From the BODY WORLDS exhibition to Brain Surgery Live, it’s clear that modern humans are pretty curious about what goes on beneath our skin. But this is hardly a new phenomenon: More than 400 years ago, an intricate lift-the-flap anatomy book called Catoptrum Microcosmicum was a smash hit in Europe.
“Back then, pictures of the body were a lot less frequent, and there wasn’t anything like x-rays,” Steve Novak, head of Archives & Special Collections at Columbia University, tells mental_floss. “This satisfied a very basic curiosity about how the body is formed. And then there’s that pregnant woman in the middle of the first page. In the 17th century, as today, sex sells … and in the 17th century, I think that qualified as sex.”
The book was so popular that it was reprinted again and again, and some copies are still around today. One of those copies lives in the collection of Columbia’s Health Sciences Library, where staff members have recently restored and digitized the fragile book.
The book, a 1661 edition, came to the library in pretty rough shape. Its parchment cover had stretched, which caused the book to warp. At some point in the last few centuries, someone had spilled a dark liquid onto the pages, rendering some of the text unreadable.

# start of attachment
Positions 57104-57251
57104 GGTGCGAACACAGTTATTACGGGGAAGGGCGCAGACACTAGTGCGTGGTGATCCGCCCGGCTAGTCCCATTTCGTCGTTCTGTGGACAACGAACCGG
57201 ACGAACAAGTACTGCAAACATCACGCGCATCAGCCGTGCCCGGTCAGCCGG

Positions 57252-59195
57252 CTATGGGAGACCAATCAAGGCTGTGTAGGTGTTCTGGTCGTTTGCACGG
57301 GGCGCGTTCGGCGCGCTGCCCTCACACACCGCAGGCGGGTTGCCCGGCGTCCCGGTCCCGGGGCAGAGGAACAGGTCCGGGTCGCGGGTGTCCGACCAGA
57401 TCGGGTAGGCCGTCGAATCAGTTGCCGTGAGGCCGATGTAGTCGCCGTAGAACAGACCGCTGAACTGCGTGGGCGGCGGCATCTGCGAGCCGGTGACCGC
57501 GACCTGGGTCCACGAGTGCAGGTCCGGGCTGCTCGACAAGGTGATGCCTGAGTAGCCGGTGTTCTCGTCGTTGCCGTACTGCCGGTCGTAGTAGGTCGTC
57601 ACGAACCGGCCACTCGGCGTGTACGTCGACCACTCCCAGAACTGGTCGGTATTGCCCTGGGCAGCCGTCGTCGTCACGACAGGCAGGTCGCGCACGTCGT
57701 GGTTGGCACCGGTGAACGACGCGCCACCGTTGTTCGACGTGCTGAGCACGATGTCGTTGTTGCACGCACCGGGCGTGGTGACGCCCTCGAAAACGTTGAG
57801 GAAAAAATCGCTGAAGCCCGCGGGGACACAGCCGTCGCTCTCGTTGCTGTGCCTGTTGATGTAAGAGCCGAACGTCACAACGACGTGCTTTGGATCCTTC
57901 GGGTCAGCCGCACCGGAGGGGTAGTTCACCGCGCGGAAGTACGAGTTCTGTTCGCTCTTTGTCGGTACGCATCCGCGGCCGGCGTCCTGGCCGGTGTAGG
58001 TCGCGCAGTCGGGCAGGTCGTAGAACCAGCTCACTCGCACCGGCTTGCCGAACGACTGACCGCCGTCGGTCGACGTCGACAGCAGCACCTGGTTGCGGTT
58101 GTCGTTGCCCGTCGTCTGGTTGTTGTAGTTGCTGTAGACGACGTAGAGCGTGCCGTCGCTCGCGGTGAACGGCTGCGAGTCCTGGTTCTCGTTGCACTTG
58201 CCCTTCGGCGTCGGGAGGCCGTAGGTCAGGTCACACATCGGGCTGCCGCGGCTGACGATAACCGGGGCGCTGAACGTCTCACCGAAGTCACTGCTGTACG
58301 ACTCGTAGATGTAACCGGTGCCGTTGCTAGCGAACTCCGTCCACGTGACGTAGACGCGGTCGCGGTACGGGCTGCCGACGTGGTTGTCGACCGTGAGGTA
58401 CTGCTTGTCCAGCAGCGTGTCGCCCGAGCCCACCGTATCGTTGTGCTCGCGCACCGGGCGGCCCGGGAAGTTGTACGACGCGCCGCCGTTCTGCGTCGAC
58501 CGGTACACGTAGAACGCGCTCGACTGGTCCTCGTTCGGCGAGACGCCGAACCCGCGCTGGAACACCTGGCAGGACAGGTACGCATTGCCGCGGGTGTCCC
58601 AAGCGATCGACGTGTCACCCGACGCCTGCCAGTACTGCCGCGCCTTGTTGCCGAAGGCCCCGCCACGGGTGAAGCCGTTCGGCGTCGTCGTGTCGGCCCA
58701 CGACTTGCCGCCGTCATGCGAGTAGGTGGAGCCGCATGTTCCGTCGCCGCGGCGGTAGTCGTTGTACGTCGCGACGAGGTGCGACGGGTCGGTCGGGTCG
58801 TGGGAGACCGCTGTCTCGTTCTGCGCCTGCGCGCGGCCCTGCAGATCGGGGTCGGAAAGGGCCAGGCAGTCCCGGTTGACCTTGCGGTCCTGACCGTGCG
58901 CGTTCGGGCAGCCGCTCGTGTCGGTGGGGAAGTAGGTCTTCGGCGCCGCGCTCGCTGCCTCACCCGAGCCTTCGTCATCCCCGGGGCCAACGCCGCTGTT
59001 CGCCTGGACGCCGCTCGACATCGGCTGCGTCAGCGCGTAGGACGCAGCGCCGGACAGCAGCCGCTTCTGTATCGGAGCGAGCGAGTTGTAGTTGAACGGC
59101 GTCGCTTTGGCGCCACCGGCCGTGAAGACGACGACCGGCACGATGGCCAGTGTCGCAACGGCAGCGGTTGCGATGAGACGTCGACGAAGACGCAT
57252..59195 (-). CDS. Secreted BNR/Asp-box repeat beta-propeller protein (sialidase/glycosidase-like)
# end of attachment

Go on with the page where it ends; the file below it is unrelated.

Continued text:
A conservator carefully removed the cover and took the book apart. He then crafted a new cover out of paper and leather—materials common in bookmaking in the 17th century—and hand-stitched the book back together.
Next came the stain removal, which was accomplished using a device called a suction table. The conservator washed the stained pages with water, then sucked out the moisture before it could spread.
The paper flaps themselves were quite jumbled, and some were torn. The conservator delicately disentangled them, then applied a thin tissue backing to make them just a little sturdier.
Once the book was clean and sturdy, it went to the library’s reprography department, where expert photographers painstakingly captured every inch of every page. They used tiny brushes and panes of glass to separate the flaps, each of which took quite a long time to photograph.
“It’s not a matter of just putting it underneath the camera and flipping pages,” digital imaging manager Dave Ortiz explains. “Just to do the three flapped pages took us upward of eight or nine days.”
Once the photo shoots had ended, the imaging staff compiled a master version of the book, which is now available to the public online. Alexis Hagadorn, head of the library's conservation program, says she's thrilled with the outcome: “It’s really exciting. Because of the conservation treatment and the care with the high-resolution imaging, you can actually see a lot more online than you can working directly from the book. It’s a really perfect example of how conservation and reprography and special collections departments all work together. We have this new technology to bring to bear on much older things, and we’re finding new ways to make them accessible to people who want to see them.”
Steve Novak agrees. The book is a treasure, he says—not only as an object, but also as a window into history. “It’s a wonderful example of popular science writing,” he says, made all the more impressive because it came “… from a time when science was really just getting started.”
To see the book online or download it for your e-reader, visit Archive.org.
Banner image via YouTube.